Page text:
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Archive for September, 2012

Real Estate Matters Top List of Legal Malpractice Claims in New ABA Survey

Real estate, personal injury-plaintiff and family law are the top three areas in the “Profile of Legal Malpractice Claims: 2008-2011,” released today by the ABA Standing Committee on Lawyers’ Professional Liability. It is the first time that insurers reported a higher percentage of claims involving real estate than any other area of law in this survey, first conducted in 1985. In all five previous versions of the survey dating to 1985, personal injury-plaintiff matters were No. 1 in generating lawyer malpractice claims.

Eleven member insurers of the National Association of Bar-Related Insurance Companies (link:NABRICO) from the United States and nine . . . [more]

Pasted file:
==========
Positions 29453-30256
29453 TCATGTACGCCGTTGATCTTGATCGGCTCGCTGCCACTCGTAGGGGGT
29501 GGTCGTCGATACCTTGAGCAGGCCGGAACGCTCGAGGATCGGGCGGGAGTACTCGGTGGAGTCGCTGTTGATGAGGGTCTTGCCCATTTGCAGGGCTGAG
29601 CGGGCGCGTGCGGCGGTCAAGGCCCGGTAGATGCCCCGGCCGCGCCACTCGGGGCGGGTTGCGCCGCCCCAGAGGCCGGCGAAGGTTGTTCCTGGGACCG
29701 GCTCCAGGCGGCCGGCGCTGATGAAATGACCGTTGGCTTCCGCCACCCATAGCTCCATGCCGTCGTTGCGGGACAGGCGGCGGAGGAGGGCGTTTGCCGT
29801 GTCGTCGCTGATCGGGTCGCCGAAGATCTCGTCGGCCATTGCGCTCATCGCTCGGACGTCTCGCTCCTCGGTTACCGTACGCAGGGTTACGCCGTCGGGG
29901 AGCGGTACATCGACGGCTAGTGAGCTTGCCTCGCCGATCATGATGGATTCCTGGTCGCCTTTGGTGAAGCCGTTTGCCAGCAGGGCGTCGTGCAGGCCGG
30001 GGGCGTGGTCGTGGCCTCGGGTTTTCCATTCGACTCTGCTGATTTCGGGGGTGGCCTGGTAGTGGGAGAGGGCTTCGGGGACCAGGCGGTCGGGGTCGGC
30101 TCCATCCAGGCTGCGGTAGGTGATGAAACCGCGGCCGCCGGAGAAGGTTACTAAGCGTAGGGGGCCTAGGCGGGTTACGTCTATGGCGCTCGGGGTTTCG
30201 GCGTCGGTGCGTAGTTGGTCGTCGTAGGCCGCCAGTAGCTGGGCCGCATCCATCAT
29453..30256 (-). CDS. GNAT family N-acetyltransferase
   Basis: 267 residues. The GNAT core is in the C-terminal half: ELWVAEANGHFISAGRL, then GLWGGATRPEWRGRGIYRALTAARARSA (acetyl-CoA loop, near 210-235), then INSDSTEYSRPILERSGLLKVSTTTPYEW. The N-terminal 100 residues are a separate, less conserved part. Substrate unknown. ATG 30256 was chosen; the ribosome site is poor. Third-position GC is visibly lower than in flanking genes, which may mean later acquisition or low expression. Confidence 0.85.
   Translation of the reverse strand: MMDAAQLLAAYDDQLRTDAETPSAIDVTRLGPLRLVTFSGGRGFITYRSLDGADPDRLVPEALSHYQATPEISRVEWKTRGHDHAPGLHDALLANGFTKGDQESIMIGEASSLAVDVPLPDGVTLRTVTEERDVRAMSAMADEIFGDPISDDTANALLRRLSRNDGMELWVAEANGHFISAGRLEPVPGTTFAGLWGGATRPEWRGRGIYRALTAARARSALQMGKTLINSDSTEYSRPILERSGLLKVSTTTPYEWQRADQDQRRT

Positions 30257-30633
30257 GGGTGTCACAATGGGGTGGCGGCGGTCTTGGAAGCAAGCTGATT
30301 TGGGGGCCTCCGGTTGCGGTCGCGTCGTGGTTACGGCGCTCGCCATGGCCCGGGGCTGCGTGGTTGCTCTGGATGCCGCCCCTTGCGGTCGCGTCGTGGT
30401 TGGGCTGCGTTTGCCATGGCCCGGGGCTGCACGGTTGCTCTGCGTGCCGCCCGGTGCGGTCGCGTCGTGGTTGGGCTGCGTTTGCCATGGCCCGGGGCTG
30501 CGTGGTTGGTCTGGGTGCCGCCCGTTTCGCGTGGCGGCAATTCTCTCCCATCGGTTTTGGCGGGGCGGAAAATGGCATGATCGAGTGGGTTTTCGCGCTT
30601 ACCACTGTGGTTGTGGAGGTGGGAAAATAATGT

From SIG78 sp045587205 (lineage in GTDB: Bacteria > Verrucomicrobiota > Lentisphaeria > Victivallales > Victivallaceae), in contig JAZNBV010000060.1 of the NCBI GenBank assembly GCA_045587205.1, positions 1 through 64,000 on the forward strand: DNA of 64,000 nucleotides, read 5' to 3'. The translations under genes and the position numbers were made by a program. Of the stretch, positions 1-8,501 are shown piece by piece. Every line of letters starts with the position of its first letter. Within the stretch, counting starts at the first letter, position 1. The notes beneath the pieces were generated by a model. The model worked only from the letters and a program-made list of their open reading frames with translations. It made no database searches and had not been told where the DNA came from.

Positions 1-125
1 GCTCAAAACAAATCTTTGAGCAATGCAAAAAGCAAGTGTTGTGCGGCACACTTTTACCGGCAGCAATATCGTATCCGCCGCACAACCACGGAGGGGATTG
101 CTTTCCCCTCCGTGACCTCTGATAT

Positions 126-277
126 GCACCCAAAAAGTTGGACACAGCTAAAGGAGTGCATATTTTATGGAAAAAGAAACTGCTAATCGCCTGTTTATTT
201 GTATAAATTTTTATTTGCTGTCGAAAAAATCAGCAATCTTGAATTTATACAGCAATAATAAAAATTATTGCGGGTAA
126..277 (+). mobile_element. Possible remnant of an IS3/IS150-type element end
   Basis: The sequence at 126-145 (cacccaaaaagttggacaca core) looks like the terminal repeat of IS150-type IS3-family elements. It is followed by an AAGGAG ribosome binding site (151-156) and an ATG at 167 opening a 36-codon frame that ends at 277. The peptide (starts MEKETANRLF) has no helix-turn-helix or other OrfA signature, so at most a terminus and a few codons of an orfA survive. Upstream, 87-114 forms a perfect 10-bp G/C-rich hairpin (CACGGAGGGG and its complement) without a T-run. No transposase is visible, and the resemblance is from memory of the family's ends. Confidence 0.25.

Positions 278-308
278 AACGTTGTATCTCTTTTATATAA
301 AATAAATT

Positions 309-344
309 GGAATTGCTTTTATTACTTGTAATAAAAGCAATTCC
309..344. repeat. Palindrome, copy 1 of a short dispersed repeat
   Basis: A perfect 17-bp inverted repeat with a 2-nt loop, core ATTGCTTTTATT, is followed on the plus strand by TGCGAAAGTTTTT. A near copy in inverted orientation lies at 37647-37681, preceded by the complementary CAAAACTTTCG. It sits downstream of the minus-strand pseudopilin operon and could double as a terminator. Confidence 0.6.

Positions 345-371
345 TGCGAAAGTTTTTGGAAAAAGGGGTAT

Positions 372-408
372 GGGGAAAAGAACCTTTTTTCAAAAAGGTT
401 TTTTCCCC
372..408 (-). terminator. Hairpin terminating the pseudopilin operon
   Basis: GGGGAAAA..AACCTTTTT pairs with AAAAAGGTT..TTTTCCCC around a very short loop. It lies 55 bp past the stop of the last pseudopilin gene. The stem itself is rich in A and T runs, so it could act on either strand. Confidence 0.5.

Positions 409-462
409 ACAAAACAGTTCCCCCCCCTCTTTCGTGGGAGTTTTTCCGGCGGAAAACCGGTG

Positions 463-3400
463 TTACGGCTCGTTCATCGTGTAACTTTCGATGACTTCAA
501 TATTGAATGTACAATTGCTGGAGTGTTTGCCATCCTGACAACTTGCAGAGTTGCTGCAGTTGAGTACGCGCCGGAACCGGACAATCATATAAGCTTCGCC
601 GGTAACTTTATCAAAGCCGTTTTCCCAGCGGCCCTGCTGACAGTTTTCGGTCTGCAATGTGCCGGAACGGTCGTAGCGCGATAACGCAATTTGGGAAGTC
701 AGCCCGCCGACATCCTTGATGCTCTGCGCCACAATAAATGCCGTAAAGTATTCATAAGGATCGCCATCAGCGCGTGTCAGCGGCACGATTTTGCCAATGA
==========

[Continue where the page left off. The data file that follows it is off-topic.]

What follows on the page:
Posted in: Reading: Recommended

Four Christians Arguing for Their Right to Religious Freedom at Work Before the European Court of Human Rights

On Wednesday September 5, 2012, the European Court of Human Rights (ECHR) in Strasbourg heard arguments from four workers challenging British judgments over the expressions of their religious faith in the workplace. Two are arguing for the right to wear a cross at work, while the others object to dealing with same sex couples.
Posted in: Case Comment, Substantive Law, Substantive Law: Foreign Law, Substantive Law: Judicial Decisions

Fair Dealing Becomes a Whole Lot Fairer of a Deal for Educators

On July 12, 2012, the Supreme Court of Canada issued a ruling on Alberta (Education) v. Canadian Copyright Licensing Agency (Access Copyright) that, on the surface at least, appears to be a game-changer for the educational contribution of “fair dealing” in Canada’s Copyright Act. While in practical terms, the ruling will do no more than cause the Copyright Board to reconsider a case in which it had ruled that a teacher copying short excerpts to use with her class did not constitute fair use. This is actually a pretty standard interpretation of fair dealing, if not a particularly favorable . . . [more]